It’s been an unsettled year for the UK’s whisky industry. At the beginning of 2019, Scotland’s producers were riding high on news that Scotch exports had broken all previous records, with the United States its first billion-pound export market. Strong indications of a growing appreciation for high-quality, artisanal spirits, both in the UK and abroad, were cause for innovation and celebration.
However, the promising start proved not to be a harbinger of things to come. Concerns around the impact of Brexit and new tariffs imposed by the US Trump administration have made the second half of the year tougher than expected.
Yet producers across the UK are readying themselves for an exciting if unpredictable future. A clutch of new distilleries is set to open, styles are becoming evermore diverse to meet the demands of increasingly adventurous drinkers and brands are well prepared for the regulatory challenges anticipated in 2020.
The rise of new styles and flavours
This year has seen the traditional whisky market reinvented. From bold, blended malts such as Douglas Laing’s Islay Big Peat to Penderyn’s Madeira-cask-matured Welsh whiskies and Bushmills’ planned £30-million expansion in Northern Ireland, innovation is flourishing across the UK whisky industry. Even English producers, including Cooper King, Bimber and the East London Liquor Company, are either releasing or soon to release their first whiskies.
At the moment there are almost too many products being released into the market. This is causing a degree of saturation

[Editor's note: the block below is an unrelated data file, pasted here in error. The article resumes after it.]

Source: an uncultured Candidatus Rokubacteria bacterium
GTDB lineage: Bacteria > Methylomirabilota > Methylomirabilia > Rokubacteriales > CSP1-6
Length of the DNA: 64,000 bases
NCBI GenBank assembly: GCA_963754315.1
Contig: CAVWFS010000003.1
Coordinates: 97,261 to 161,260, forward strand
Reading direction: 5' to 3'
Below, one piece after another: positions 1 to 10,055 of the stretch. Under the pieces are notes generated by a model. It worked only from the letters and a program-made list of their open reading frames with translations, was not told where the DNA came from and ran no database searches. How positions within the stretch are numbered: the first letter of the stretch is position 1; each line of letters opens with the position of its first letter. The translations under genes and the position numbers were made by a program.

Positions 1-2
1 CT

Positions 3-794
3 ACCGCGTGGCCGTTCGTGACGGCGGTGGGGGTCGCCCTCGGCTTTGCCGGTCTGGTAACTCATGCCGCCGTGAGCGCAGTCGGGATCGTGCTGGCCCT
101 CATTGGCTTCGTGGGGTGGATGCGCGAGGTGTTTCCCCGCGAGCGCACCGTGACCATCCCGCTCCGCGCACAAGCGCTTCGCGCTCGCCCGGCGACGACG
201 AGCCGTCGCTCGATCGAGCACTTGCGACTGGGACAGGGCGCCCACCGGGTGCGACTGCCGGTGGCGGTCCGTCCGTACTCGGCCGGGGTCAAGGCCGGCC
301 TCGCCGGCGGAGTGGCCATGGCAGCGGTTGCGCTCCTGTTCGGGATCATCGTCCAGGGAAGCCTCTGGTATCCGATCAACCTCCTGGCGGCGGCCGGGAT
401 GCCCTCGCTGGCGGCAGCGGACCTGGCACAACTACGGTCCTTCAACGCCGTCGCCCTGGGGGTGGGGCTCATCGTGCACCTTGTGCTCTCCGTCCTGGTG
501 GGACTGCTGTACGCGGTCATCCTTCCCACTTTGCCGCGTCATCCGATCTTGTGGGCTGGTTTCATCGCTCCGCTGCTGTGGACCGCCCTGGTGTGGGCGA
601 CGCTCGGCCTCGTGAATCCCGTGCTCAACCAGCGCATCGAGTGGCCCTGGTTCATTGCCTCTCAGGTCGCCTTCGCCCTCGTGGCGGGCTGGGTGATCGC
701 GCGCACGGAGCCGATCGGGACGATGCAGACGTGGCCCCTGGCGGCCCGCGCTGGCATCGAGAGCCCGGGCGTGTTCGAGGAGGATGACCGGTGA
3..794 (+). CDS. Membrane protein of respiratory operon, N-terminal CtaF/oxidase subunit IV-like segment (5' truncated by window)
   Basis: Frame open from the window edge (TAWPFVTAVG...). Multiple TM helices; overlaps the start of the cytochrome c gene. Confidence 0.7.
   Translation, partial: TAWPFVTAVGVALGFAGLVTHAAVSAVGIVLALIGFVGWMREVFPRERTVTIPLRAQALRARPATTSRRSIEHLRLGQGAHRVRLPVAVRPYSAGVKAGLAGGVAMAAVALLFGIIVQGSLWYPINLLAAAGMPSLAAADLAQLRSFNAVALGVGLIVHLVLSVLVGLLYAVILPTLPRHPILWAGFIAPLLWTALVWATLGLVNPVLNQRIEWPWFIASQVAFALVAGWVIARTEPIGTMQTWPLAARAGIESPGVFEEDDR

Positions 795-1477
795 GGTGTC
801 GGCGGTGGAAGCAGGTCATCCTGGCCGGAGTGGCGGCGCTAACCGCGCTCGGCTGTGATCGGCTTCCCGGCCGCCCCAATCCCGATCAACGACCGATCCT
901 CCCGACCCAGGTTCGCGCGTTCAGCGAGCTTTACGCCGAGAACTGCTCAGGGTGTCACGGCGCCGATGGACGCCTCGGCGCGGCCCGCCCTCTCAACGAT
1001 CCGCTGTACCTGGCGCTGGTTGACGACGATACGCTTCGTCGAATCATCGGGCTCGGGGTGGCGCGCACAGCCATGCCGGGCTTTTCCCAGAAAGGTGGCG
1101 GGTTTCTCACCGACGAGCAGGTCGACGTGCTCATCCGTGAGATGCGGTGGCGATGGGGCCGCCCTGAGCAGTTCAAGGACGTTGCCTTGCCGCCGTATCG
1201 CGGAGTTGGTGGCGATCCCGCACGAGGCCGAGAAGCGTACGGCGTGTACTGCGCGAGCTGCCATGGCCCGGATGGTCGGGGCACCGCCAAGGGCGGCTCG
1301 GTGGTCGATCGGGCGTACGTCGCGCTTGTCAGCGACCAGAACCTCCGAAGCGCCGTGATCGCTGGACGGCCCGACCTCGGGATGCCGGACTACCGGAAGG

In Scotland, “many brands have expanded their offering beyond the classic age-statement expressions into non-age-statement single malts”, says Graeme Littlejohn, director of strategy and communications at the Scottish Whisky Association. Drinkers are “choosing better quality, versatile drinks”, he says.
According to Kristiane Sherry, chief editor at Master of Malt, this is thanks in part to the influence of bourbon and other craft US whiskies. “Consumers are getting used to more interesting and diverse flavours,” she says, predicting a trend that will continue into 2020 and beyond.
Not that bourbon should be considered a challenger to overtake Scotch by volume. “People want a wardrobe of whisky: they want all kinds of flavours and they want to experiment,” she adds. This might mean more whiskies finished in non-traditional barrels, such as tequila and agricole rum, with a relaxation of rules on cask-ageing.
A rise in ecommerce is one of the biggest drivers of this new landscape. Master of Malt, for example, have more than 10,000 bottles in stock at any one time and are seeing growth in exports to new markets, including Australia, Hong Kong, Singapore and China.
While purchases were previously influenced by availability and brand loyalty, virtual distillery tours, question-and-answer videos and bartender-led guides are now bridging the distance between the buyer and product.
Changing tariffs and trade: the Brexit impact